Last edited on Tue Jul 29th, 2014 09:49 am by Steve Stephens

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 Posted: Tue Jul 29th, 2014 02:31 pm
   
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Bill Hoehn
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Beautiful work, Russ!
 
I concurr with every word you have posted and could post thousands more just from the 1892 and 1893 catalogs.
 
Of course the tripod was being manufactured, and sold in 1892, as we know from so many sources and agreed to long ago, BUT it is still first advertised by THEM in the 1893 catalogue..
 
It is so tempting to release my 1891 cut of the round base Meston, and the entire 1892 catalog, with the changes from 1891 of that first model. 
 
Everyone who sees both is having a good laugh about all of this.
 
Thanks again and keep up the good work! 

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 Posted: Tue Jul 29th, 2014 04:22 pm
   
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Russ Huber
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Bill Hoehn wrote: Beautiful work, Russ! 
 
It is so tempting to release my 1891 cut of the round base Meston, and the entire 1892 catalog, with the changes from 1891 of that first model.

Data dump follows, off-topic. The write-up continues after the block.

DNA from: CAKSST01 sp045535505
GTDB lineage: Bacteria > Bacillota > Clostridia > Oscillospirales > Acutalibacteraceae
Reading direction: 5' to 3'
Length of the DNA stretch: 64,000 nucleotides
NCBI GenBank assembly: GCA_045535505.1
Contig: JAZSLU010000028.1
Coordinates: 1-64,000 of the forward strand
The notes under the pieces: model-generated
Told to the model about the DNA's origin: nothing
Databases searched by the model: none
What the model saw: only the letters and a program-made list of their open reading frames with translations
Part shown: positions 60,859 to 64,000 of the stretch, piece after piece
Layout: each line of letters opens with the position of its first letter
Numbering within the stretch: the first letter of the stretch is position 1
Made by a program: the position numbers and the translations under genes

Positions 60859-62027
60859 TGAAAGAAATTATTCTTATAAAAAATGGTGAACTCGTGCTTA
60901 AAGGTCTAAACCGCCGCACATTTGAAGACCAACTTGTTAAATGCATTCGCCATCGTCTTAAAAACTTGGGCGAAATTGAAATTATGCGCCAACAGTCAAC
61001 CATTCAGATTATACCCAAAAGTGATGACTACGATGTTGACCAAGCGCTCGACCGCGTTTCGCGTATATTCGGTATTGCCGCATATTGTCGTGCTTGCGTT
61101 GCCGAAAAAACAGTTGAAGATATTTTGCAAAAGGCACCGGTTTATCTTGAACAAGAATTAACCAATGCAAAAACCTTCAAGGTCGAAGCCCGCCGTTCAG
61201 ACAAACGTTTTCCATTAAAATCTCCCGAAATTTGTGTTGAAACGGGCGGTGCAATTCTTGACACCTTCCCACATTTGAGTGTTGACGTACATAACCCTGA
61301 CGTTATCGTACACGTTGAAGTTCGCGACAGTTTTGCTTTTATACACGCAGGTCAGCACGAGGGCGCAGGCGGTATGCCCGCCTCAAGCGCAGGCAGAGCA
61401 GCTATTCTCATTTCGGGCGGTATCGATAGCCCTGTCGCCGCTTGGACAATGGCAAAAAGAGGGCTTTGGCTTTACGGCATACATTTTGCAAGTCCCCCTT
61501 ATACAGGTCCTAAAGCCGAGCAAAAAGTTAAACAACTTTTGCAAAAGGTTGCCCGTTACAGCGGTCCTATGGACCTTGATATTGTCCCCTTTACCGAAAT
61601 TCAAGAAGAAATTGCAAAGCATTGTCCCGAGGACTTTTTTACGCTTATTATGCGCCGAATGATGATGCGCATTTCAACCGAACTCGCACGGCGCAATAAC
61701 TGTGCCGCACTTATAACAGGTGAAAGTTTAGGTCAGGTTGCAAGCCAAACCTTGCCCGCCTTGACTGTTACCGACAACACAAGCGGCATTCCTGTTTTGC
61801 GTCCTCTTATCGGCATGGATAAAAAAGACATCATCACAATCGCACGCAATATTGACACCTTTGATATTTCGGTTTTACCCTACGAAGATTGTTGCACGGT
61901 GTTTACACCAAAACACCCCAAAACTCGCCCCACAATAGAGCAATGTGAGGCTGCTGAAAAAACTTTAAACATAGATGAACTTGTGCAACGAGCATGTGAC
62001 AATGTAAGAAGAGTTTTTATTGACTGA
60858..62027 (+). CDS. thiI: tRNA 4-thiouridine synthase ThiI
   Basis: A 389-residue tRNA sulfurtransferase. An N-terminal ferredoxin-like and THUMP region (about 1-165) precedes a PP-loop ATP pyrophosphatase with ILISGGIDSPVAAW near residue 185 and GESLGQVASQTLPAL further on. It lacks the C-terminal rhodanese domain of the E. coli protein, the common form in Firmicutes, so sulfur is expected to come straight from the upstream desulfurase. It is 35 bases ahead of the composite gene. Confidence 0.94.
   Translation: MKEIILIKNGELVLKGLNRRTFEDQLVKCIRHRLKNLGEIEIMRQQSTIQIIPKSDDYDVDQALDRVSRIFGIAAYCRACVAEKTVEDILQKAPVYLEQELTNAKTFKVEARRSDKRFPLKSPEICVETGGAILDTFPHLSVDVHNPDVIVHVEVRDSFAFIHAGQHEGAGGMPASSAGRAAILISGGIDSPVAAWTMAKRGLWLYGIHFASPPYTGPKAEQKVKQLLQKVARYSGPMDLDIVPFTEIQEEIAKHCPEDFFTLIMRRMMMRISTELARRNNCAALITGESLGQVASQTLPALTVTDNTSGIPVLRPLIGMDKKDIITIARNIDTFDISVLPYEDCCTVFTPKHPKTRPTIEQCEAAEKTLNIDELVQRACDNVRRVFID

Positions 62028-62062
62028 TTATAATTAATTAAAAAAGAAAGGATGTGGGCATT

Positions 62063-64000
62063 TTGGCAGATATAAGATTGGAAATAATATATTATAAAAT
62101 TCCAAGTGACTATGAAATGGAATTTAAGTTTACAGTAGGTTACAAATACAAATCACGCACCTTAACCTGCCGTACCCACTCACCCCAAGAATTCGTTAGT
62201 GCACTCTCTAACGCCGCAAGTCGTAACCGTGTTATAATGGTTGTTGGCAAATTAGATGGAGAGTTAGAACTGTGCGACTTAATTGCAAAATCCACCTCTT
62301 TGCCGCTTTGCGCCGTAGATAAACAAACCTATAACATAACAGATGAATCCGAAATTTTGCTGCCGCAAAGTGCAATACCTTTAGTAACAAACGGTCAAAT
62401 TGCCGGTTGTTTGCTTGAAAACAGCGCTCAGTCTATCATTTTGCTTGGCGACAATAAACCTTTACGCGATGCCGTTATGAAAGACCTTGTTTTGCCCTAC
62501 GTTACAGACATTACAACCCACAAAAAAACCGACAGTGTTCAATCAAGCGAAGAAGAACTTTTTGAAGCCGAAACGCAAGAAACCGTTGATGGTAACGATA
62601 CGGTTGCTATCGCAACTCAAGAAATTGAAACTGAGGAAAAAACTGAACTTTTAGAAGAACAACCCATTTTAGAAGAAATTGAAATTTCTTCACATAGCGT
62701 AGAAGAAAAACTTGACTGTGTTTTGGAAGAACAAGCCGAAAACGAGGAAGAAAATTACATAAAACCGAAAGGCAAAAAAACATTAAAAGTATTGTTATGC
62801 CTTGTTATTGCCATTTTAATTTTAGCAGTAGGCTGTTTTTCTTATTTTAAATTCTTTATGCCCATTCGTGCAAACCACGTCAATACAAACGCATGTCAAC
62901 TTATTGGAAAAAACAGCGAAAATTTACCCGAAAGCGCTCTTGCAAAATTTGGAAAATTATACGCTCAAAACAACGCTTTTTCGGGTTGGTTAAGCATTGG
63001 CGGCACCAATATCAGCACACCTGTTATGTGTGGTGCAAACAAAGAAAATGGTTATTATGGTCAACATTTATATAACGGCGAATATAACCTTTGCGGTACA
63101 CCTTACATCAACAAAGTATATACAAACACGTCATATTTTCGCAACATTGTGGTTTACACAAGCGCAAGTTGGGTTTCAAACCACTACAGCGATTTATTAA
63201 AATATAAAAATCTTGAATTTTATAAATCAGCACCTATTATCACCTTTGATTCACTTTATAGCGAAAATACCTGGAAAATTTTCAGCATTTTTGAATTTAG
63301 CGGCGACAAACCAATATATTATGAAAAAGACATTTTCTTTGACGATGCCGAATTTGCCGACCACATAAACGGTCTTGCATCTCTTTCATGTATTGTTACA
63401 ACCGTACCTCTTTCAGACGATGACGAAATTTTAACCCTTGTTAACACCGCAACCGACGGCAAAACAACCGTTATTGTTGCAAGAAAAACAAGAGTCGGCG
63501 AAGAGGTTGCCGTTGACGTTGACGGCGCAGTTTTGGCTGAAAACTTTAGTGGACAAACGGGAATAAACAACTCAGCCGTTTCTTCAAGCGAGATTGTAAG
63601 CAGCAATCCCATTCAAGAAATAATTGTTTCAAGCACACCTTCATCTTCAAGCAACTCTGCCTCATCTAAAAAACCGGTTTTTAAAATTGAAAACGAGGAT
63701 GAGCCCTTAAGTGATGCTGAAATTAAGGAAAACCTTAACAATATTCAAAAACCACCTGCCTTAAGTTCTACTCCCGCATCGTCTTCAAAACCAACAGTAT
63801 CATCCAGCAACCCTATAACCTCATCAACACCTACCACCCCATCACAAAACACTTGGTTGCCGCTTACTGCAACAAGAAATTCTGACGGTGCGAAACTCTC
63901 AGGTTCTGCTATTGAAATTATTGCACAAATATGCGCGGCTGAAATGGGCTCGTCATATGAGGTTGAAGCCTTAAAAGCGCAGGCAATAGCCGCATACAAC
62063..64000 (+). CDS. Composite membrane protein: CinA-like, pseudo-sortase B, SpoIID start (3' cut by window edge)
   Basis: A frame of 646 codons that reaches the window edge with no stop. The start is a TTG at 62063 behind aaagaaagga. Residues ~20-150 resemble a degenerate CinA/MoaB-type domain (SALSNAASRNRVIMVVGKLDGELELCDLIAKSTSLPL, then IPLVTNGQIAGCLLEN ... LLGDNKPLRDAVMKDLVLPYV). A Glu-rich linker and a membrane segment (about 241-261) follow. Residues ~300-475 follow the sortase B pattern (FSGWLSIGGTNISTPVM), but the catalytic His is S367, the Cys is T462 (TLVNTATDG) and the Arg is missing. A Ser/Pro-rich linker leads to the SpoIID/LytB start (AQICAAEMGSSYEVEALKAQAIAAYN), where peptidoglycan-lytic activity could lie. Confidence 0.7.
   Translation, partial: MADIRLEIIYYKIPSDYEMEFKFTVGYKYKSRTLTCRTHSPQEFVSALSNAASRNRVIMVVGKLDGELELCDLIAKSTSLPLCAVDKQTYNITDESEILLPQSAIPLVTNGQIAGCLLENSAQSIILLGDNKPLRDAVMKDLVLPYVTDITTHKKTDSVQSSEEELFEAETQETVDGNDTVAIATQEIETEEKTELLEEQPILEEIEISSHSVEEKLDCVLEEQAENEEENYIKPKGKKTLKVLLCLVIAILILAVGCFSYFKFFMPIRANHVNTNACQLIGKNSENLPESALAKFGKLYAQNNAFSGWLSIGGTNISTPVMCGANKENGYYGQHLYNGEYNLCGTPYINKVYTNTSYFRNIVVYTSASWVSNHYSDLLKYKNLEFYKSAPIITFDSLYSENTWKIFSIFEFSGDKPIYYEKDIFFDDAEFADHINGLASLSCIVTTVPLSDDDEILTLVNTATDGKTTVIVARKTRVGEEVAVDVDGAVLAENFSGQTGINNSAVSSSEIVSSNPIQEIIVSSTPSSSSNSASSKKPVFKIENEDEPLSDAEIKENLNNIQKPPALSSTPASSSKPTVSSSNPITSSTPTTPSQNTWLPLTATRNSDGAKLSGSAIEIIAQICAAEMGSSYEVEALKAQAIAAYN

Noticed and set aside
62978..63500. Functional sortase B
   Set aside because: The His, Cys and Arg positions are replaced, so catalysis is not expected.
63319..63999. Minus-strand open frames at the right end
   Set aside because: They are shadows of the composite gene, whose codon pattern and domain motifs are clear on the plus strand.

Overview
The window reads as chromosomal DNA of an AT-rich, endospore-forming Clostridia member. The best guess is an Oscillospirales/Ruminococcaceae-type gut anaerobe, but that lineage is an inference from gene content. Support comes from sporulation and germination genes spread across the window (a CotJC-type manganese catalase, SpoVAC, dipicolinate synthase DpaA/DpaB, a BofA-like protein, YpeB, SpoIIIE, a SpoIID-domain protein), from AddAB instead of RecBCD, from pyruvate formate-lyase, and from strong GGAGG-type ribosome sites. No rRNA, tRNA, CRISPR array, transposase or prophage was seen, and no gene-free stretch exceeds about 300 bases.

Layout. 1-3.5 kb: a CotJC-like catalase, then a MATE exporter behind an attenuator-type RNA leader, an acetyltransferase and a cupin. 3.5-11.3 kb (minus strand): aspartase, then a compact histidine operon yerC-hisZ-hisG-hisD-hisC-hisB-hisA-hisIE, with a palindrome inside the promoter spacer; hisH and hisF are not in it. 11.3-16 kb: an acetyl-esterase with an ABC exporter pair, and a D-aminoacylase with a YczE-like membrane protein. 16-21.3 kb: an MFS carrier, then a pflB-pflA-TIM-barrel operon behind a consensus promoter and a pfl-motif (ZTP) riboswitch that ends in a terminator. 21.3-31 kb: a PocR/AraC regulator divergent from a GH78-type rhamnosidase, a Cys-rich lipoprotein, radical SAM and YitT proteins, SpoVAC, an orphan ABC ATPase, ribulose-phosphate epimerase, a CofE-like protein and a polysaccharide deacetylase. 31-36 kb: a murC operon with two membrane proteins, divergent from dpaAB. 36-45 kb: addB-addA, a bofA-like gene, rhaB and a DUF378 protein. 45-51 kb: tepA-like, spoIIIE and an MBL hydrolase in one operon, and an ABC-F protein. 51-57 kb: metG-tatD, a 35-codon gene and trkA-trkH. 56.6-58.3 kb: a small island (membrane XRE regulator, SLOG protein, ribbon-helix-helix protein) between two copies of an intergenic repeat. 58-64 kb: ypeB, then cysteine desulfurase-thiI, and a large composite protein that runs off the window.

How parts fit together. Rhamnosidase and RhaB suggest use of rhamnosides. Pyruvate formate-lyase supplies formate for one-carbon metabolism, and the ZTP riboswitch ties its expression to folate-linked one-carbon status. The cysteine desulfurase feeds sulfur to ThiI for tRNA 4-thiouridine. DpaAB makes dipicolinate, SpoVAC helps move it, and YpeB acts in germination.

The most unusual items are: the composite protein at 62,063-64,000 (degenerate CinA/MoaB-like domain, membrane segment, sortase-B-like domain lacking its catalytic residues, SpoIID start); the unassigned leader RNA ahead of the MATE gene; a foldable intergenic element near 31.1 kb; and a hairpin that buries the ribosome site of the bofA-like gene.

Bill Hoehn wrote:
Russ,
 
You are correct on the 1891 round base Meston. It was 11 inches in diameter, and 52 volts only, and had no model # since it was the only one.
 
The 1892 models--round base---(as in the 1892 catalog-Page 60) were:
 
No.2001 for 52 volts, 1.8 amperes, 2200 revs;
 
and the No. 2002 for 104 volts, .9 amperes, 2200 revs;
 
For 1892 "They are now improved and perfected and we guarantee them in every respect."
 
There is NO tripod in Emerson's 1892 catalog. It IS in the 1893 Catalog. 
 
 
Bill, I am not challenging you that your 92 catalogue sports improved cone base Mestons.  Notice there is no mention of variable speed on either cone base Meston models #2001 and #2002.  Is there SPECIFIC mention in your 92 catalogue of the cone base model changes, such as variable speed? What I do know is I can find NOTHING in the 92 books to support the improved cone base ever went to market in 92.  I can find EVERYTHING to support the Tripod went to market in 92.  Alex may of had full intention of introducing improved cone base Meston models for the 92 season.  But it is my distinct IMPRESSION they never went to market.  If so,  this would support the strong possibility catalogues are not gospel.  However, your 92 catalogue shared something Emerson may of had good intention to follow though with to market, and dismissed despite the printing and issue of the catalogue. Think about it.